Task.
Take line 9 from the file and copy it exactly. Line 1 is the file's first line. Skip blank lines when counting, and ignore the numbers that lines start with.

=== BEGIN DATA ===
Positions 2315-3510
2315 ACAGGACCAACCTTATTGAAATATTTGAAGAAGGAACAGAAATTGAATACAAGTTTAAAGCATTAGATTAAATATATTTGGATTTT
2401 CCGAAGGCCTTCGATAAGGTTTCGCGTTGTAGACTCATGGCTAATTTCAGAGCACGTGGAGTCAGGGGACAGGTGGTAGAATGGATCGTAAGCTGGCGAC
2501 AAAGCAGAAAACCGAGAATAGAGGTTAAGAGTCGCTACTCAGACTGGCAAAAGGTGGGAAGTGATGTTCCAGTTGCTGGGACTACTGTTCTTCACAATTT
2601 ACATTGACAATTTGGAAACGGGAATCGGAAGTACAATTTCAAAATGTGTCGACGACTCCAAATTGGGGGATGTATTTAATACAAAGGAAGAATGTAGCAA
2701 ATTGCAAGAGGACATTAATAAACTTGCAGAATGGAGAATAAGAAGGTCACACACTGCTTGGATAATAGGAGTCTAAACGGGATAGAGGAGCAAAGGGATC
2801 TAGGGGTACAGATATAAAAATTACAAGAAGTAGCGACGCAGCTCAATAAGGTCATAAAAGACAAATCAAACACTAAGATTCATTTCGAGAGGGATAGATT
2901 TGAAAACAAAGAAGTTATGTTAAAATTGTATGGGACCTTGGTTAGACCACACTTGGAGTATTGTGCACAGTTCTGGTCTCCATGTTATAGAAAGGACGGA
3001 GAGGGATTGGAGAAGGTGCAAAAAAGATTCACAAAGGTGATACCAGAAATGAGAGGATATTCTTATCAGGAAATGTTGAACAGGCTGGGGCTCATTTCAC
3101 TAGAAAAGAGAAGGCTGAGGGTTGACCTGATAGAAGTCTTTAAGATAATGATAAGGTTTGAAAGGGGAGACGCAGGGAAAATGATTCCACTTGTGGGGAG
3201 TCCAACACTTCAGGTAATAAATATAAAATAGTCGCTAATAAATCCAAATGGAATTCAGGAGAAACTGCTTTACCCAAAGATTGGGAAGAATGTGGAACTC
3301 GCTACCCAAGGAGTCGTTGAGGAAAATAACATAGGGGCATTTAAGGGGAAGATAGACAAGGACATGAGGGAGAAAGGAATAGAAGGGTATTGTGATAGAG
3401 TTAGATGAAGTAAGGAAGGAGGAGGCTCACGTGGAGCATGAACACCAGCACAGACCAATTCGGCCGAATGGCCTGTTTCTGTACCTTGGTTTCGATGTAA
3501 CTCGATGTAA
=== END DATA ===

3001 GAGGGATTGGAGAAGGTGCAAAAAAGATTCACAAAGGTGATACCAGAAATGAGAGGATATTCTTATCAGGAAATGTTGAACAGGCTGGGGCTCATTTCAC